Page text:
Ibid/Idem

Discussion in 'English Only' started by judkinsc, Dec 10, 2005.

  1. judkinsc

    judkinsc Senior Member

    Indiana
    English, USA
    Interesting, look what the dictionary, WordReference, gives for the translation of "idem" in English.
    (Taken from a notice of "idem" in the French-English forum.)

    Is anyone familiar with the usage of ibid in English? Ibidem makes sense, since it's the Latin for "the same here", but I have never seen "ibid" used.
    Idem also makes sense for "The same thing."



    ibid
    :
    ibid
    adv idem Compound Forms:ibid.adv ibid. (Abréviation de ibidem)
     
  2. Gordonedi

    Gordonedi Senior Member

    Strathaven
    UK (Scotland) English
    I see ibid. quite often in books and articles showing multiple references to other sources. I don't recall seeing idem in the same context.
     
  3. judkinsc

    judkinsc Senior Member

    Indiana
    English, USA
    Interesting. They use it as a citation abbreviation in those articles? i.e. "ibid.:Johnson and Mark, 1999" or "The sense of the phrase is the same in many authors." (ibid.: Johnson and Mark, 1999; Luke and Smith, 1988; Wales and Cornish, 2002.)
    And so on?
     
  4. valy822

    valy822 Senior Member

    Naples / Milan
    Italy- Italian
    I personally used these two words in my degree thesis. My teacher explained them to me and their use. Of course we find them not only in degree thesis but also in books as you said.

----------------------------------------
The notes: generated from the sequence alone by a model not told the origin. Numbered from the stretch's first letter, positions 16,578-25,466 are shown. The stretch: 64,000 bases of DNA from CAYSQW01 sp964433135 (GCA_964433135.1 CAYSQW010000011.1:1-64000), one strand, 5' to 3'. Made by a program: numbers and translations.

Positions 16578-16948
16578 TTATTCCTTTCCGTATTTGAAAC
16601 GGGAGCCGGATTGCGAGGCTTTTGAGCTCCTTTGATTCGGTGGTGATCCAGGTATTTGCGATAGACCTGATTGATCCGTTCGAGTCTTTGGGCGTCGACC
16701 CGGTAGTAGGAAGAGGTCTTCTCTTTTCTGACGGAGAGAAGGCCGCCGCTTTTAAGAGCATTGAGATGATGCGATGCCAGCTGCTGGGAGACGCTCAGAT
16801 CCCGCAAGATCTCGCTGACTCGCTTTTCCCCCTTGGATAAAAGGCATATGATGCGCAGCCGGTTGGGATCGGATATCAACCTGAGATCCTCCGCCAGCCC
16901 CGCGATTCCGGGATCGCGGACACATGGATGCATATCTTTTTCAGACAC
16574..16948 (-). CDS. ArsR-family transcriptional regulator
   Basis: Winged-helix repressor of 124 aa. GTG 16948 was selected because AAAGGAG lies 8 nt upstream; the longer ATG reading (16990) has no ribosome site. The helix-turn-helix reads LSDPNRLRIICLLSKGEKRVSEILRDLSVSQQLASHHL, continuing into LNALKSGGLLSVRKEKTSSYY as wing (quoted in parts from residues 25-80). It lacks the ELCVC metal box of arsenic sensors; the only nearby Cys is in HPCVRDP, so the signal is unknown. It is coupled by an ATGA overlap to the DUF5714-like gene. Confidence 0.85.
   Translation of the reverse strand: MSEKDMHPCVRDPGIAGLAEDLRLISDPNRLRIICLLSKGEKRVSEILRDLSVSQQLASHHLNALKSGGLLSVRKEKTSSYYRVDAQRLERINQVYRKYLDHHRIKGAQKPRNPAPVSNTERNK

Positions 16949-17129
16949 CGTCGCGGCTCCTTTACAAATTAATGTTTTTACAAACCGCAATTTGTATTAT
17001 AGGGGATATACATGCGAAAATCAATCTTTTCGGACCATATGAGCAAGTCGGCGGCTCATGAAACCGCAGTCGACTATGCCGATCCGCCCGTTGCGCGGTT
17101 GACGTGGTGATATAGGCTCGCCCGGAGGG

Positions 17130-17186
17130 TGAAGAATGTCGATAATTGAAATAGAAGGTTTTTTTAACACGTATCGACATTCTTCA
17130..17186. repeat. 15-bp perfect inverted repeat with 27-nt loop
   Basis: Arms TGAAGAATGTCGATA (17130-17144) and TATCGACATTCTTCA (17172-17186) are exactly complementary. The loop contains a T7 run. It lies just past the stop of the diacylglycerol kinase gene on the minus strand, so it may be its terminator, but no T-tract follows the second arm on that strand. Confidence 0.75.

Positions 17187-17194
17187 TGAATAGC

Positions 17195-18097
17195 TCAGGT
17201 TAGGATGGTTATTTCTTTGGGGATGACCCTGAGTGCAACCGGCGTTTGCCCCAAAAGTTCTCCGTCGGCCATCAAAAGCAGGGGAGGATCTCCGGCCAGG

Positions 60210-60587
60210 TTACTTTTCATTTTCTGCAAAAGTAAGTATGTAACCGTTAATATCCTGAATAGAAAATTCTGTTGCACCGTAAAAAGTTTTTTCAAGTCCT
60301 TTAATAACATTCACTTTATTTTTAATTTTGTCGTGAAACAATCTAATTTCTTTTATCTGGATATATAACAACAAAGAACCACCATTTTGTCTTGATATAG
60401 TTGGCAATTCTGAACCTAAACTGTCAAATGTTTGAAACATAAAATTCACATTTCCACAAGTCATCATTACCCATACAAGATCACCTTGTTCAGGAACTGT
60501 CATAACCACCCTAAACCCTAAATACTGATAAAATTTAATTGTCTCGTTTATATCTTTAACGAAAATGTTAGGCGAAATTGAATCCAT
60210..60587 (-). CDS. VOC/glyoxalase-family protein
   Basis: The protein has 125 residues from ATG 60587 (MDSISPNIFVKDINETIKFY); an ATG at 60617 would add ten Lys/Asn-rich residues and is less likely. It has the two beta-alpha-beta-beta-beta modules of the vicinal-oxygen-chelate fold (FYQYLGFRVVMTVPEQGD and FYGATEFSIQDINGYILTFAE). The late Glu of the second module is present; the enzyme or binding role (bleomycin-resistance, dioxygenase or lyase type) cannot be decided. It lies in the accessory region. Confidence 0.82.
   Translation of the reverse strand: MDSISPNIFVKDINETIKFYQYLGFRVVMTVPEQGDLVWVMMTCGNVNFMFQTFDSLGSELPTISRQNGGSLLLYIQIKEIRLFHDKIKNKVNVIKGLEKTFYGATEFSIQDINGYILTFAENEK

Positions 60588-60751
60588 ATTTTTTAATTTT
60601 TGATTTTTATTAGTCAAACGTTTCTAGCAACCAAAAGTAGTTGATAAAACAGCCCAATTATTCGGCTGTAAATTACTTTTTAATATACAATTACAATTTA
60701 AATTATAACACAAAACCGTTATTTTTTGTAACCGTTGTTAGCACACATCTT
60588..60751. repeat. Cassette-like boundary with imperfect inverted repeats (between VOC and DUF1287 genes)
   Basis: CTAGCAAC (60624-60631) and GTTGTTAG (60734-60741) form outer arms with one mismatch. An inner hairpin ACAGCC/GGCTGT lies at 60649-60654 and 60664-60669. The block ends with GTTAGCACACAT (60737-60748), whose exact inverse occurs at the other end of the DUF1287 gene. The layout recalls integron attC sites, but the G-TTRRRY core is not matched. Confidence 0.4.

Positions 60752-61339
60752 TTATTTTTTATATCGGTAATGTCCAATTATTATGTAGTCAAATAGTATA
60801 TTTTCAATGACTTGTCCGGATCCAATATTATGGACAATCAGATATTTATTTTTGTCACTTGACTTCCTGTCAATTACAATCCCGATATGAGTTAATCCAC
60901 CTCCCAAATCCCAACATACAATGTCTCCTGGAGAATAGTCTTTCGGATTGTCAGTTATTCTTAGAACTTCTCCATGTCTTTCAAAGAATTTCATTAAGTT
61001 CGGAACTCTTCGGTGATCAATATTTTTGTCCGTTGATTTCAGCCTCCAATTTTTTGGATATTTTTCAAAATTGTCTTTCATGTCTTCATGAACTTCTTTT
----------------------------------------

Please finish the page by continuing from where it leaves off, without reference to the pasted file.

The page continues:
Ibidem and idem are always referred to the previous note of a book or in a thesis like mine. You have to write Ibidem if the note of a particular point of the text wants to mean "the same place and the same page" of the previous one, referred for instance to a writer's work. Instead, you have to use Idem if it is "the same place but not the same page".
    I wrote so many notes in my thesis that I have learnt them very well!

    For instance, this is the first note of a book:
    William Shakespeare, Hamlet, page 2, place and year of publication.

    Then, in the second note, if the book is the same, you could write:
    1) (only) Ibidem
    or
    2) Idem, page 13 for example.

    Sorry for this long and maybe unuseful explanation but I was remembering one of the most exciting moments in my life....
     
  5. judkinsc

    judkinsc Senior Member

    Indiana
    English, USA
    Excellent.
    Thank you.
     
  6. Kelly B

    Kelly B Senior Member

    USA English
    Not the place to say so, perhaps, but idem is quite often used in French in the same way we'd use "ditto." Perhaps I'll go make a dictionary suggestion.
     
  7. river Senior Member

    U.S. English
    "Ibid." (from ididem, "in the same place") refers to a single work cited in the note immediately preceding.
    "Idem." When several works by the same person are cited successively in the same note, idem ("the same," abbreviated id.) may be used in place of the author's name. (The Chicago Manual of Style)
     
  8. Aquarelle087071 Senior Member

    Hindi, English
    Can anyone put some light on idem and ibid. I think its same as Valy822 explained but please confirm.
     

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